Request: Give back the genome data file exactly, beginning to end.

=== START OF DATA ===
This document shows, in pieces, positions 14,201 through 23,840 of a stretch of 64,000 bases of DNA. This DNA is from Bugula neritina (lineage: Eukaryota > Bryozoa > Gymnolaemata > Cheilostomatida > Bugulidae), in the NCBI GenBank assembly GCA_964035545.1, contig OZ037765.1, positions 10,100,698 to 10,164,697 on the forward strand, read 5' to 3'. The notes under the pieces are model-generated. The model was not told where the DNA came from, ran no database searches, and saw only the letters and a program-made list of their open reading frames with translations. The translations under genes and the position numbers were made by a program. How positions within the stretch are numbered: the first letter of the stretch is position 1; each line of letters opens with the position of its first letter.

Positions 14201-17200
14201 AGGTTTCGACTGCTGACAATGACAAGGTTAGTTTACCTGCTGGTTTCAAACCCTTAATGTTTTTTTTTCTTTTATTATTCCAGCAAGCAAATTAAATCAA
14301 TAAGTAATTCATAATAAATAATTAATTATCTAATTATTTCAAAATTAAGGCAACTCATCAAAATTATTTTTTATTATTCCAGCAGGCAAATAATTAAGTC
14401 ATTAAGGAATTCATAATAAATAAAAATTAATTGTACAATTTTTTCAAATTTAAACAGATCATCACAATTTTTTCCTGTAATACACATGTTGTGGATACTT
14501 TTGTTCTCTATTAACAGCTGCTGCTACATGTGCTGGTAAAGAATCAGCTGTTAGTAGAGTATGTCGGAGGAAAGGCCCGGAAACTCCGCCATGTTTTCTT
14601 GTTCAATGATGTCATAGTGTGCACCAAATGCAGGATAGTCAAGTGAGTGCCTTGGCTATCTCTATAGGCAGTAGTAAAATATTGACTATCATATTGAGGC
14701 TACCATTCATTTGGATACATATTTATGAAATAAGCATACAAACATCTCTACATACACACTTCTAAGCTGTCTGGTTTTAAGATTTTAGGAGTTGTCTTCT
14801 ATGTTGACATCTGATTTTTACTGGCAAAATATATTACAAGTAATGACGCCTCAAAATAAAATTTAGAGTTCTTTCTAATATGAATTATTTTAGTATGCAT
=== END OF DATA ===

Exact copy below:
This document shows, in pieces, positions 14,201 through 23,840 of a stretch of 64,000 bases of DNA. This DNA is from Bugula neritina (lineage: Eukaryota > Bryozoa > Gymnolaemata > Cheilostomatida > Bugulidae), in the NCBI GenBank assembly GCA_964035545.1, contig OZ037765.1, positions 10,100,698 to 10,164,697 on the forward strand, read 5' to 3'. The notes under the pieces are model-generated. The model was not told where the DNA came from, ran no database searches, and saw only the letters and a program-made list of their open reading frames with translations. The translations under genes and the position numbers were made by a program. How positions within the stretch are numbered: the first letter of the stretch is position 1; each line of letters opens with the position of its first letter.

Positions 14201-17200
14201 AGGTTTCGACTGCTGACAATGACAAGGTTAGTTTACCTGCTGGTTTCAAACCCTTAATGTTTTTTTTTCTTTTATTATTCCAGCAAGCAAATTAAATCAA
14301 TAAGTAATTCATAATAAATAATTAATTATCTAATTATTTCAAAATTAAGGCAACTCATCAAAATTATTTTTTATTATTCCAGCAGGCAAATAATTAAGTC
14401 ATTAAGGAATTCATAATAAATAAAAATTAATTGTACAATTTTTTCAAATTTAAACAGATCATCACAATTTTTTCCTGTAATACACATGTTGTGGATACTT
14501 TTGTTCTCTATTAACAGCTGCTGCTACATGTGCTGGTAAAGAATCAGCTGTTAGTAGAGTATGTCGGAGGAAAGGCCCGGAAACTCCGCCATGTTTTCTT
14601 GTTCAATGATGTCATAGTGTGCACCAAATGCAGGATAGTCAAGTGAGTGCCTTGGCTATCTCTATAGGCAGTAGTAAAATATTGACTATCATATTGAGGC
14701 TACCATTCATTTGGATACATATTTATGAAATAAGCATACAAACATCTCTACATACACACTTCTAAGCTGTCTGGTTTTAAGATTTTAGGAGTTGTCTTCT
14801 ATGTTGACATCTGATTTTTACTGGCAAAATATATTACAAGTAATGACGCCTCAAAATAAAATTTAGAGTTCTTTCTAATATGAATTATTTTAGTATGCAT